Paper folding is easy to do by hand and does not require sophisticated tools. Describing paper folding scientifically and representing the morphology that occurs when a flat sheet of paper is folded, however, requires complex mathematical and computational modeling. While traditional origami is a human activity, folds also occur in natural phenomena, and they can be seen, for example, in the folding and unfurling of leaves in the rain, in protein expressions, and where tectonic plates collide and form rugged mountains and valleys. In nature, folding is at work everywhere and can be seen everywhere. For some scientists, at both the macroscopic and microscopic scales, nature ‘folds’ rather than ‘builds.’
I am fascinated by folding as a tactile process of working with the material—for instance, paper. Conceptually, folding is always in-between, bringing together two edges and the inside and outside. As a material operation, folding is always unstable. A fold stores kinetic energy, which allows the folded form to contract and unfurl. I use balancing, connecting, hinging, suspending, pulling, and popping in my works. I often fold intuitively and tactually, oscillating between states of disequilibrium and equilibrium. A simple fold has many possibilities and can generate many visual results, and it can be discovered only by folding.
I am intrigued by these naturally-occurring folds and how they can be analyzed in order to understand nature. Unfolding a folded design reveals a patterned map of creating and generating. And this map also called a ‘crease pattern,’ is often the result of counterintuitive deliberation and calculation based on mathematical understanding. While it is difficult to describe the folded form through the visual characteristics of the folds on this map, it is more difficult to reverse engineer and come up with logical patterns of folds that can then be folded into desirable forms. I often employ mathematical understanding and computational algorithms in generating a map of folds.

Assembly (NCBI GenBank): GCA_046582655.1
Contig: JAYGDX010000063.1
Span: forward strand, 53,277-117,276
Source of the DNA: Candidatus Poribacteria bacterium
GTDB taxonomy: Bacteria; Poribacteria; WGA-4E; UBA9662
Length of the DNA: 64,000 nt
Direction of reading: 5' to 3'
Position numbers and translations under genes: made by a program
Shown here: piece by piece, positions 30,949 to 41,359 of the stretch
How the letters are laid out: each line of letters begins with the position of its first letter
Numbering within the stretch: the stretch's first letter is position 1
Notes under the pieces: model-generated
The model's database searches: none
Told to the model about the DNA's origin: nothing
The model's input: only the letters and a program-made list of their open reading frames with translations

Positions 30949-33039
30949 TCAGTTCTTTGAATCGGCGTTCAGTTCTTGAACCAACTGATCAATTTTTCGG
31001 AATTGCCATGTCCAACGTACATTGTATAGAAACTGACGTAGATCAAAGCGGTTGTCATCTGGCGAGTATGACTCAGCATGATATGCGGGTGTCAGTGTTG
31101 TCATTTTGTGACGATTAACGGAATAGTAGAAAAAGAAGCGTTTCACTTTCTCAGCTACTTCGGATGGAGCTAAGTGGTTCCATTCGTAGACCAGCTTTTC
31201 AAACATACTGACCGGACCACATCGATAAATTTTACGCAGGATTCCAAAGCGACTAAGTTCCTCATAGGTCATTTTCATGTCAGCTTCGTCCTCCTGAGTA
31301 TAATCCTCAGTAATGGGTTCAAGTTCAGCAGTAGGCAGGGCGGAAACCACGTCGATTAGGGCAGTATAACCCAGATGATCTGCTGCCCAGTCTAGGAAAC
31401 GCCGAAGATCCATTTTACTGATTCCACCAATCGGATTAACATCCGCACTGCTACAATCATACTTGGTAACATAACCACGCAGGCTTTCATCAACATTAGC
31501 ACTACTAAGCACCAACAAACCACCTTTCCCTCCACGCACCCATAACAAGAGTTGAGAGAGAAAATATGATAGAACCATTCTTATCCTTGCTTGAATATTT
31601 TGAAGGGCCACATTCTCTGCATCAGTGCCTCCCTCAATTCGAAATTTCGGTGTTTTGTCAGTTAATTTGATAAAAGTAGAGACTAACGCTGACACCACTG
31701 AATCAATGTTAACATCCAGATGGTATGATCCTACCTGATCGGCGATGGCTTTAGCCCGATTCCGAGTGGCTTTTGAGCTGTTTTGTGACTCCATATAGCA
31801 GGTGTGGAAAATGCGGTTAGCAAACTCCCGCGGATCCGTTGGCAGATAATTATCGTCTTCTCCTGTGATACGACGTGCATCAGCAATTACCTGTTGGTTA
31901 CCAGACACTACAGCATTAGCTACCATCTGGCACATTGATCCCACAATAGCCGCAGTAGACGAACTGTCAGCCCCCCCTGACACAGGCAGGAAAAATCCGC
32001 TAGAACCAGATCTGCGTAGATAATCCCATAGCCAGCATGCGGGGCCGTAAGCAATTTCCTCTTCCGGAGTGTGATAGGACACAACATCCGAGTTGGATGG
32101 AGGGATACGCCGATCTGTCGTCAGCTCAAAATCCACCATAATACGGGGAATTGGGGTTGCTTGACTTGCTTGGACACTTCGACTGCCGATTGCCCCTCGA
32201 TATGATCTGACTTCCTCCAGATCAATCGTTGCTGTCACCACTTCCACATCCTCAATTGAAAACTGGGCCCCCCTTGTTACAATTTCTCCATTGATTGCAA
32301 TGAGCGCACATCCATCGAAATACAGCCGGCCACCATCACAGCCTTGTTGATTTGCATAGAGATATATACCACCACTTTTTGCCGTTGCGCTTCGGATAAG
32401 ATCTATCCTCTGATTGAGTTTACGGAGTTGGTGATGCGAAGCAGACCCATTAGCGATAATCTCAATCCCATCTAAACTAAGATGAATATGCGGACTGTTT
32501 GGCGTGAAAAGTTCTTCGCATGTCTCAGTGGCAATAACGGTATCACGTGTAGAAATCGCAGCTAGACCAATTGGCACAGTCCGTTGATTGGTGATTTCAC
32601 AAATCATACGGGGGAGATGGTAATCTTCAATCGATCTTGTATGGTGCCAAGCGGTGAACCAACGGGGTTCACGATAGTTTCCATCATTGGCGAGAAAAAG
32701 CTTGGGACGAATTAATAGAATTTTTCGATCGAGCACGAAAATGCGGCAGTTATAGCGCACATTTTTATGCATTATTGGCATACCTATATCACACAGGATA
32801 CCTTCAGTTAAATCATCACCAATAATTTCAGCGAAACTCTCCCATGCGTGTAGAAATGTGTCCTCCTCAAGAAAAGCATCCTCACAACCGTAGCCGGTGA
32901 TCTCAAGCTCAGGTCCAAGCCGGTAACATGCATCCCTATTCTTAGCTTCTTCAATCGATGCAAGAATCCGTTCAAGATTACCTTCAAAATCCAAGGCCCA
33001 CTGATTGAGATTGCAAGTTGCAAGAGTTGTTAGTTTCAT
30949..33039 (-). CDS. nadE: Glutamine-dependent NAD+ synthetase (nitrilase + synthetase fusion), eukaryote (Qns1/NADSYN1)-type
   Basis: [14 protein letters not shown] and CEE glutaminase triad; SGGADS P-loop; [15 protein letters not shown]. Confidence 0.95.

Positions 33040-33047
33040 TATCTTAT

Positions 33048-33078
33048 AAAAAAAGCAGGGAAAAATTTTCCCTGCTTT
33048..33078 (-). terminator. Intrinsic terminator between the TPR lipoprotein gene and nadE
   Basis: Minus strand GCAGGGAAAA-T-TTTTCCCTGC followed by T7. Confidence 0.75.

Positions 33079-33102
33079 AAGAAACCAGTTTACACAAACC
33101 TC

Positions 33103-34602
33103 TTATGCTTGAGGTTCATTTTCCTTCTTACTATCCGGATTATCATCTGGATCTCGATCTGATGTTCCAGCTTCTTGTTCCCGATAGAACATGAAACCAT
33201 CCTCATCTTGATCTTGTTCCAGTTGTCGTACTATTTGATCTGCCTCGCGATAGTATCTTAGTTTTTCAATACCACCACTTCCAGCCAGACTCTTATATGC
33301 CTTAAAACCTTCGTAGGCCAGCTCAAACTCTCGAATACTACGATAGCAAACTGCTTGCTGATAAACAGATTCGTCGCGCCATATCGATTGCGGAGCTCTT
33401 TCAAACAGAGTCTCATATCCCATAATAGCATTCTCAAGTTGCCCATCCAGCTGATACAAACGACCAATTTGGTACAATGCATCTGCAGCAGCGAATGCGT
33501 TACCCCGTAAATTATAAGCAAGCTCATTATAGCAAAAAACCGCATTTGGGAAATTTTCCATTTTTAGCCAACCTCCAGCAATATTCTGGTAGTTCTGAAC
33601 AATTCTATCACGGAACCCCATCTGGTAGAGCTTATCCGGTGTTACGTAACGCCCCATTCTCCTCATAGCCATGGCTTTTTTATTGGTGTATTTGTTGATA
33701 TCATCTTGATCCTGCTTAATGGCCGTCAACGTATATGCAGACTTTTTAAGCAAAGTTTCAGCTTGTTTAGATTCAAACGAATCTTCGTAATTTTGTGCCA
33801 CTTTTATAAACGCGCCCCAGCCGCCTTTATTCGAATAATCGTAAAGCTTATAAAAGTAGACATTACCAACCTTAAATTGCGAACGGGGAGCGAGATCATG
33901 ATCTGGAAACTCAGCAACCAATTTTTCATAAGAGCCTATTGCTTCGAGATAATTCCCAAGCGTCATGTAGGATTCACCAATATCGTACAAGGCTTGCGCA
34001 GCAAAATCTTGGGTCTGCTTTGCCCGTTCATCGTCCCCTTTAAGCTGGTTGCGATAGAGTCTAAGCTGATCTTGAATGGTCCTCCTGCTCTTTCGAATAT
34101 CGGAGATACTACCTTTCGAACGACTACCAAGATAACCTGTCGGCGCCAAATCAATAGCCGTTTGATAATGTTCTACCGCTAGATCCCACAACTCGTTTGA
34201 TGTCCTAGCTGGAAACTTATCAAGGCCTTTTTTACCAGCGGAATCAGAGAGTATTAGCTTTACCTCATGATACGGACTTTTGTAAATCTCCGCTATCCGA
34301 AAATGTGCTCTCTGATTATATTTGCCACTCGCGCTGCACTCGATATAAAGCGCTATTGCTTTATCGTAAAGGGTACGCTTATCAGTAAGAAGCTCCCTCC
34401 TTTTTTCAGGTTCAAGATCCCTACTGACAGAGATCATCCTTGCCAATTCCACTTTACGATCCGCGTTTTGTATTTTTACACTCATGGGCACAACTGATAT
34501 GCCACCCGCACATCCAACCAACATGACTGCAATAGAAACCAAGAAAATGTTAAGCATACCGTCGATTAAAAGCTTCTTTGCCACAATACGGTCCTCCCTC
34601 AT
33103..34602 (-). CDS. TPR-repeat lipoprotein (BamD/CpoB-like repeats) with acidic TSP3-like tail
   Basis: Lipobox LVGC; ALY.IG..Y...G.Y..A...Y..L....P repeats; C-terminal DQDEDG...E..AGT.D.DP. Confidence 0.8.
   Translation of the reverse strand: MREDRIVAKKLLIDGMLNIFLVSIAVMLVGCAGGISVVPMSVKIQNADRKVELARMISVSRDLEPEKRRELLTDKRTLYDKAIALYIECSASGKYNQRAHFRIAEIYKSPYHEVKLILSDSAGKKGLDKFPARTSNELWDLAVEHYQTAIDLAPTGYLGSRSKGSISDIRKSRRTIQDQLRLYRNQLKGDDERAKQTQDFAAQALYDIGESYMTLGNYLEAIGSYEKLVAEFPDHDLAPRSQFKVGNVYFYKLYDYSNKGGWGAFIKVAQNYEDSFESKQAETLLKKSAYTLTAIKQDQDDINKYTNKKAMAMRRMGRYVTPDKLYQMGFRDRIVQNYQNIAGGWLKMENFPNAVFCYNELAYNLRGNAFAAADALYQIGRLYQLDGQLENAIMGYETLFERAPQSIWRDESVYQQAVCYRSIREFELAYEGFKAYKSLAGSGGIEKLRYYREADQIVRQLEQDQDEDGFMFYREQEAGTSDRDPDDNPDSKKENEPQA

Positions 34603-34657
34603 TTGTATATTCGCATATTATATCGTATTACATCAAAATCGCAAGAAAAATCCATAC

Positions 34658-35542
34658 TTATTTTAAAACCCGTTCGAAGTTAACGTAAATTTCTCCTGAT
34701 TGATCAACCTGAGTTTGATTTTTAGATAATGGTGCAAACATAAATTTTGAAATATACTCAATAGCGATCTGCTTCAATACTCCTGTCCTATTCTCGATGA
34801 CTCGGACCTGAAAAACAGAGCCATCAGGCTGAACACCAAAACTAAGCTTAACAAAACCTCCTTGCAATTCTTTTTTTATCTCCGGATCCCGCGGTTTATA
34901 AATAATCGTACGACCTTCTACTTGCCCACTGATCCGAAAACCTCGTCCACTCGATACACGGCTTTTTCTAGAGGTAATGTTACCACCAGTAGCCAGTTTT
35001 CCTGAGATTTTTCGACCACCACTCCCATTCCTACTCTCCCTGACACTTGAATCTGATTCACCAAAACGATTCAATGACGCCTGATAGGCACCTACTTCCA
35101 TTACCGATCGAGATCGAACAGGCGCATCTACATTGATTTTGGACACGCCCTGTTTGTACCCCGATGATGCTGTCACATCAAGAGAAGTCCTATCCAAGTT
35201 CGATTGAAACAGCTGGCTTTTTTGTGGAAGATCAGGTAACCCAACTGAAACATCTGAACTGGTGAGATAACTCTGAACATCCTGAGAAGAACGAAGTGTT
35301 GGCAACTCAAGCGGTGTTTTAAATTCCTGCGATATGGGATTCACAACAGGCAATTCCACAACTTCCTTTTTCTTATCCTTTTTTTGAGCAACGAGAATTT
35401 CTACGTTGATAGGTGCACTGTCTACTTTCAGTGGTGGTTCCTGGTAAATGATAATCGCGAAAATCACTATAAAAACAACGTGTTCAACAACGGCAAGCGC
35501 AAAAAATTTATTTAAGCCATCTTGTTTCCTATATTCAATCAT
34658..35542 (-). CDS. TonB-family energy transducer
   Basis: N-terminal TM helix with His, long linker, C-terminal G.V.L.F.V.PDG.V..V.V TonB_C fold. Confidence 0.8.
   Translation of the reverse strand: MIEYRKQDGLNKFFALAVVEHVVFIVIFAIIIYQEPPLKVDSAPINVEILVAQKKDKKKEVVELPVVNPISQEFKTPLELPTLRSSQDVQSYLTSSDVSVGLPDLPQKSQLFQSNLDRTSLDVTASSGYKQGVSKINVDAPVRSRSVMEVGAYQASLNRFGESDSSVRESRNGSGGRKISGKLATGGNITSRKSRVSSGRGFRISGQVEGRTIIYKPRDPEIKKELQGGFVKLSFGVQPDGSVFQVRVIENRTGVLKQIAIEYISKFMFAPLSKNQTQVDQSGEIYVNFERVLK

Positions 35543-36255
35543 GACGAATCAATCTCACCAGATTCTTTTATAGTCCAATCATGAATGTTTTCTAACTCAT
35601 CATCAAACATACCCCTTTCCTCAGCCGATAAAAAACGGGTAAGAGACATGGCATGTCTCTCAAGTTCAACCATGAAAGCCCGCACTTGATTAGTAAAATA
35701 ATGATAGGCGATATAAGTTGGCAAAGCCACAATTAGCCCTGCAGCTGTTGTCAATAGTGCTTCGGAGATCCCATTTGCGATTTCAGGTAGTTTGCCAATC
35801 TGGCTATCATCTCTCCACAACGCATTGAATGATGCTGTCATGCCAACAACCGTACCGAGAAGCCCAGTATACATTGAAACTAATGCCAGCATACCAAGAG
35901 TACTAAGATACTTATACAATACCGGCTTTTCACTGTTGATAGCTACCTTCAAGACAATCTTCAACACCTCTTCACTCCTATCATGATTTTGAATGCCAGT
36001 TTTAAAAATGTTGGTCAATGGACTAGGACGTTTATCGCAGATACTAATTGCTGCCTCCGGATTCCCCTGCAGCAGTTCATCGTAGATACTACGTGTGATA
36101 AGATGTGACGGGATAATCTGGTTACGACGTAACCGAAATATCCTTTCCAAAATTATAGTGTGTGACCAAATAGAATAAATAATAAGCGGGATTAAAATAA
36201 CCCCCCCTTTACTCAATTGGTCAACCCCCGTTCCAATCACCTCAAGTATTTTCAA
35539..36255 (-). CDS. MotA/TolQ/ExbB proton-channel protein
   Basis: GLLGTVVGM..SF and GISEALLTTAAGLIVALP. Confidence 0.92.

One cannot understand folds without folding. Folds appear to be abstract, yet folding is grounded in material reality. To bring folds and folding together, I alternate between intuition and calculation, imagination and logic. An accidental crimp or crinkle in the material may reveal an internal logic to organizing and abstracting the fold. When all the folds are organized and folded, then folding in the material may behave in a self-organized way. When this happens, I stop folding. I observe how the material self-folds and self-assembles.
In addition, I am drawn to folded light. I try to understand how light, either emitted or reflected, interplays with folded materials. When light interacts with the mountains and valleys of a folded surface, the light is reflected from facets of the three-dimensional material folds, folding, bending, and together generating a dramatic perceptual quality of gradations and luminosities of folds in a fourth dimension. When the light is dynamic and generative, it adds a fifth dimension of data and information to the folds. My new works have increasingly progressed into these multi-dimensional zones.